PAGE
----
Osler struck a partnership with Canadian Blood Services last fall to designate Brampton Civic as one of only four hospitals – and the only community hospital in Canada – to serve as a collection site. It is a tremendous privilege to offer this opportunity to expectant parents in the communities we serve.
At any given time there are more than 1,000 Canadian patients in need of unrelated stem cell donors to treat lymphoma, leukemia, or other blood cancers. Only 50 percent are able to find a match and patients from diverse populations have an even greater challenge. Brampton Civic serves a growing, diverse community so collection efforts will be important and will help patients by providing additional opportunities for finding a match, and helping to save more lives.
With one of the largest Labour and Delivery departments in the province that delivers more than 5,000 babies each year, this partnership presents a unique opportunity for Osler to make an impact in the community, across Canada, and around the world.
Our partnership with Canadian Blood Services is just one of the many ways we are reaching beyond our walls to deliver patient-inspired health care without boundaries.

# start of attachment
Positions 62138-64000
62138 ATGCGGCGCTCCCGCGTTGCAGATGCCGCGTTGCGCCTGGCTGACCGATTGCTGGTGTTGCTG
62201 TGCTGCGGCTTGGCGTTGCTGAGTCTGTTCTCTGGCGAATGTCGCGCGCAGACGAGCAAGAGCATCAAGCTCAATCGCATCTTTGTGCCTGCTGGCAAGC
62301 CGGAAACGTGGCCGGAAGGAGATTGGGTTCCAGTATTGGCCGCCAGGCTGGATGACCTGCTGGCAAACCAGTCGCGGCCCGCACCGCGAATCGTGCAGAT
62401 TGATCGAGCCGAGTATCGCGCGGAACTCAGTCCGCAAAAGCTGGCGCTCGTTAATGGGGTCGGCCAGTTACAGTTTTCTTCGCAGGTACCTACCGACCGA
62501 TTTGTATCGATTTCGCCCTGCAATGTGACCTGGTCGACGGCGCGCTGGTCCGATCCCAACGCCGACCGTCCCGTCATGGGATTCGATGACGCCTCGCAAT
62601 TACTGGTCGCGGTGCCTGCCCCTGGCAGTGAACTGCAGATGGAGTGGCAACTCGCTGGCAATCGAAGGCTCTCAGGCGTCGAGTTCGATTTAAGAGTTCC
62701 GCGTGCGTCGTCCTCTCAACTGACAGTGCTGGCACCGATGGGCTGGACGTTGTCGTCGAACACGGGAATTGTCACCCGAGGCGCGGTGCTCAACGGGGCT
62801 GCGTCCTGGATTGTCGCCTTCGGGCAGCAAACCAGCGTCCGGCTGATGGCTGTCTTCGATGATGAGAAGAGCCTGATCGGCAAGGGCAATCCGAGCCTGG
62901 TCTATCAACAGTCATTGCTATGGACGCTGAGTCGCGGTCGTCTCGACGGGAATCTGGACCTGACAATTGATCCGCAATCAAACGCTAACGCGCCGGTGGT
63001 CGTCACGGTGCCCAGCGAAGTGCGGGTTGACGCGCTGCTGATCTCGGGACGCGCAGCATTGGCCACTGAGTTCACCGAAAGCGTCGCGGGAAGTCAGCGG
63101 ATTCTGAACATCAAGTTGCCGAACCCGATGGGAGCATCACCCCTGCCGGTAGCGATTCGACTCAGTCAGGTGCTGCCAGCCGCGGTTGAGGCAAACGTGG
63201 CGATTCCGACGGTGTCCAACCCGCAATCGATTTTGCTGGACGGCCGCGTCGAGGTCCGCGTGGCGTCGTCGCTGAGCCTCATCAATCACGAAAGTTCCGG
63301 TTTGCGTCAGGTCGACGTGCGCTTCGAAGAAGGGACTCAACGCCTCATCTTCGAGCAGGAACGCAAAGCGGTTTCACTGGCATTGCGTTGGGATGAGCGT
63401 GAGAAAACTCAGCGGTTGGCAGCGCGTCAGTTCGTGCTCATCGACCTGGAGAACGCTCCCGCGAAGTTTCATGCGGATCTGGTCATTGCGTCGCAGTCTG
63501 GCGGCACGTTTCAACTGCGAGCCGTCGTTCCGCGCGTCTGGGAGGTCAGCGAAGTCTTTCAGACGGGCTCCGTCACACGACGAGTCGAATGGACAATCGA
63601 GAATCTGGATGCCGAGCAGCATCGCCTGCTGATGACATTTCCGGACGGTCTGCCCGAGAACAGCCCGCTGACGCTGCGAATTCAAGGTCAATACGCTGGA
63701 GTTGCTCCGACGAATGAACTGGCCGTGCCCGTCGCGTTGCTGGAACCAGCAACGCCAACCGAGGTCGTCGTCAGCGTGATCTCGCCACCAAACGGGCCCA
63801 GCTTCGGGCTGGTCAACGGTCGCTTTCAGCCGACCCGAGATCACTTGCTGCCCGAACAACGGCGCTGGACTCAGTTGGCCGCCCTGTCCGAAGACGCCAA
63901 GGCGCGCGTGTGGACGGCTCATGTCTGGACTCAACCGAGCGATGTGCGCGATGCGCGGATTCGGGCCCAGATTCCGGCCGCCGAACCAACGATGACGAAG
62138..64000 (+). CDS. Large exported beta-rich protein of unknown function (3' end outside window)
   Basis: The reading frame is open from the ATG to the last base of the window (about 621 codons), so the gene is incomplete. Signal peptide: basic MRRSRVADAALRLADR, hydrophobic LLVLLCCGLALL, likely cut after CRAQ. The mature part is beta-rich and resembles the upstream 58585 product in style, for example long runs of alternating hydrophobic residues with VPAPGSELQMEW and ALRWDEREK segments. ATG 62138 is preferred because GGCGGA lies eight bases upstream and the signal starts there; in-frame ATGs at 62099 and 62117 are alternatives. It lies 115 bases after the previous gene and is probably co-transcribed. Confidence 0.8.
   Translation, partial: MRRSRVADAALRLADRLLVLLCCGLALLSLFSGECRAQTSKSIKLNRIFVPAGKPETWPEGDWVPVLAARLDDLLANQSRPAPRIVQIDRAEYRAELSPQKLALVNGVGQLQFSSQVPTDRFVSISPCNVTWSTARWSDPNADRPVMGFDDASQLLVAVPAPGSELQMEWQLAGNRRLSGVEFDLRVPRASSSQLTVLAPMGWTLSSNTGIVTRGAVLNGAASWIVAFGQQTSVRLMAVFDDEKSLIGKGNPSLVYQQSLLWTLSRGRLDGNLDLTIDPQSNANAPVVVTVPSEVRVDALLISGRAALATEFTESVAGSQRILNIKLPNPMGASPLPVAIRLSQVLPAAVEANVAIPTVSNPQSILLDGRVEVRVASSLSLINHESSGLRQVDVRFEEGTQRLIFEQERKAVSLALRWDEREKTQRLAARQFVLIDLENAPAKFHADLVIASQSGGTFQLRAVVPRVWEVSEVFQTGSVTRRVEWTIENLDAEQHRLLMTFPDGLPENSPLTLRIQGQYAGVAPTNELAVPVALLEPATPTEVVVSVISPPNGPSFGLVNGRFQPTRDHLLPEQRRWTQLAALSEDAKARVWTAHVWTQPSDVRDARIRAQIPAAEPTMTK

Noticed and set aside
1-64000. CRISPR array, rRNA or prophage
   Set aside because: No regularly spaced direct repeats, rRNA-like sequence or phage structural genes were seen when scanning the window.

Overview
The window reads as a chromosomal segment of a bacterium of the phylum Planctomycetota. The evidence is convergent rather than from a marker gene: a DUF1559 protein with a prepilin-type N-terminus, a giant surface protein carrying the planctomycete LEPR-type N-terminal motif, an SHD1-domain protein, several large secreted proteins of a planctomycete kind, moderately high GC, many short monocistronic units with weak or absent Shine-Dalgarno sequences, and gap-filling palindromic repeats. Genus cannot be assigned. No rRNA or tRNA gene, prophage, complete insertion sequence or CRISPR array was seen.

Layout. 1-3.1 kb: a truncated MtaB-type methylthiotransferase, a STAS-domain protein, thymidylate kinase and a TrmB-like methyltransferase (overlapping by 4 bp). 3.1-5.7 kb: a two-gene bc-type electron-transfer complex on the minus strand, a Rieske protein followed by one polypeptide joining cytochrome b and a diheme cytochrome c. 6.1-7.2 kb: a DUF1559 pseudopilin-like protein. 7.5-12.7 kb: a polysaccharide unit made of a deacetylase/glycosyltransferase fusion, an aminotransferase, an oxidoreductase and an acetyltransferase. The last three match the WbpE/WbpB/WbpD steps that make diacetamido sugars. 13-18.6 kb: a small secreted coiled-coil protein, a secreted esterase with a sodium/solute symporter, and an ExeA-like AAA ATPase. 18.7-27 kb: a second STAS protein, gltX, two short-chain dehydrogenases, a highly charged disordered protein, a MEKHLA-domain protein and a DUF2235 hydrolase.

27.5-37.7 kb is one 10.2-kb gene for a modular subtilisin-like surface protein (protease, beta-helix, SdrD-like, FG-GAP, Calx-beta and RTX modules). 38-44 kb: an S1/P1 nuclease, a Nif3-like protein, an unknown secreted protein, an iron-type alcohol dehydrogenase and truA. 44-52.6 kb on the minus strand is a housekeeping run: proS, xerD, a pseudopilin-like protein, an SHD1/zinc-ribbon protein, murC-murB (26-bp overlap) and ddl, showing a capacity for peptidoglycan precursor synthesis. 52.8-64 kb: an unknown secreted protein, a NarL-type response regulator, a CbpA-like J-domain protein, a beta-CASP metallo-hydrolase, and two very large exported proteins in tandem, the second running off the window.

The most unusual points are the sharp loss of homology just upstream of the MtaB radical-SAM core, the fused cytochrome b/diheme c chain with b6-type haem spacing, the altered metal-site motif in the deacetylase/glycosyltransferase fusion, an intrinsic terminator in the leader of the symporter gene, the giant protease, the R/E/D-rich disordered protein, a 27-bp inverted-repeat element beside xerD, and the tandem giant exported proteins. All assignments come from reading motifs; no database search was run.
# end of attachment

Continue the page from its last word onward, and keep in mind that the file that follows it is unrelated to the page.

For more information about the partnership and the opportunity to donate cord blood, visit the Canadian Blood Services website.
While we haven’t quite turned the corner on the winter weather, spring is definitely in the air at Osler. And with the new season comes a renewed sense of focus as we look toward the future of health care in our region, driven by our Strategic Plan and the refreshed Clinical Priorities Plan (CPP).
A key part of our new CPP is to focus on expanding patient care in areas where we have high demand and to find new ways to better meet the needs of the patients in the communities we serve. In the coming months a number of new programs and services will open at Osler to improve access to specialized health care services, including:
- Osler’s highly anticipated Musculoskeletal (MSK) Program and MSK Centre of Excellence, which will launch in late spring. Care will take place at both sites with surgeries for upper joints being housed at Etobicoke General while all lower joints will be addressed at Brampton Civic.
- We will continue to build our Women’s Health Program by introducing a new Breast Program at Etobicoke General that features a surgical oncology procedure where mastectomy and reconstructive procedures are performed in the same surgery to minimize discomfort and recovery time for patients.
- The newly-opened Post Acute Short Stay Unit (PASSU) at Etobicoke General uses a “home first” philosophy to help medically frail patients reach their peak functional ability so they can move to their discharge destination – whether it is to their home, into transitional care or to a long-term care facility.
These changes support innovative delivery models, improved quality and increased efficiency within our local health care system and beyond. Embracing bold, practice-leading ideas will help us achieve our Vision to provide patient-inspired health care without boundaries.